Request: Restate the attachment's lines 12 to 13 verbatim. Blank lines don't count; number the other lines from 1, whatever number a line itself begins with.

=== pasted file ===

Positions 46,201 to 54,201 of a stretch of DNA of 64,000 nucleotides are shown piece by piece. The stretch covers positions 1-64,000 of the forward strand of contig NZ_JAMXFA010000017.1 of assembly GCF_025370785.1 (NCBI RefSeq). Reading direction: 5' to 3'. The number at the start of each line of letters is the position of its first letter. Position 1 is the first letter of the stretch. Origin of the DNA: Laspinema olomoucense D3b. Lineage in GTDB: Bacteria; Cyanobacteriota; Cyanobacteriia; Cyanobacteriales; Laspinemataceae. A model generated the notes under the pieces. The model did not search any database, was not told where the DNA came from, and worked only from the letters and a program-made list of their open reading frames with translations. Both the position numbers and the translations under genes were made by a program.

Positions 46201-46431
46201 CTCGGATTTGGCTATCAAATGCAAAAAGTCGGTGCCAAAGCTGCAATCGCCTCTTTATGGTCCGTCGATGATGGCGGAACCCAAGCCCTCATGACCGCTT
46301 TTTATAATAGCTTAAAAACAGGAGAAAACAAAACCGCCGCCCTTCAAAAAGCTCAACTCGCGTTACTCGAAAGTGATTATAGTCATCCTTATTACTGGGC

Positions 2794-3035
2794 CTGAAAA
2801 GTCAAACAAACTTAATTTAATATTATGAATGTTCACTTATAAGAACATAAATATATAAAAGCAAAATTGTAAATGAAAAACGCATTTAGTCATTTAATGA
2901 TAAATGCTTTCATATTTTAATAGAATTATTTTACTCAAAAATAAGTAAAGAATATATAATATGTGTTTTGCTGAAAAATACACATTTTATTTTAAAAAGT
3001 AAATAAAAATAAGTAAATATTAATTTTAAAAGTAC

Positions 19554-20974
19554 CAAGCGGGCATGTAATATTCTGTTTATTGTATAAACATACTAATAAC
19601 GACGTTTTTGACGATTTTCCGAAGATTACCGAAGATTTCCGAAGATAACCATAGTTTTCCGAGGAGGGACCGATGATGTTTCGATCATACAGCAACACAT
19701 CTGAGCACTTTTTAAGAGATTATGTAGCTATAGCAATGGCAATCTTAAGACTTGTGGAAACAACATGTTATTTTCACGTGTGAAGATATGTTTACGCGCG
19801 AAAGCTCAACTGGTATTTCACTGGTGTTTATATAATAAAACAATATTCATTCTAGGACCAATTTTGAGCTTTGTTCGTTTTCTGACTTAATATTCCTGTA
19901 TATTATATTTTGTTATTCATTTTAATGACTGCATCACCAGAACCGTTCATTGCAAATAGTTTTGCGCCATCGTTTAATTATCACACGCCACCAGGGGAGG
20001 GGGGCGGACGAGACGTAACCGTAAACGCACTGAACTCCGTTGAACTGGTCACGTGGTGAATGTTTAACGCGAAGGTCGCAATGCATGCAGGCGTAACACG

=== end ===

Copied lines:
19601 GACGTTTTTGACGATTTTCCGAAGATTACCGAAGATTTCCGAAGATAACCATAGTTTTCCGAGGAGGGACCGATGATGTTTCGATCATACAGCAACACAT
19701 CTGAGCACTTTTTAAGAGATTATGTAGCTATAGCAATGGCAATCTTAAGACTTGTGGAAACAACATGTTATTTTCACGTGTGAAGATATGTTTACGCGCG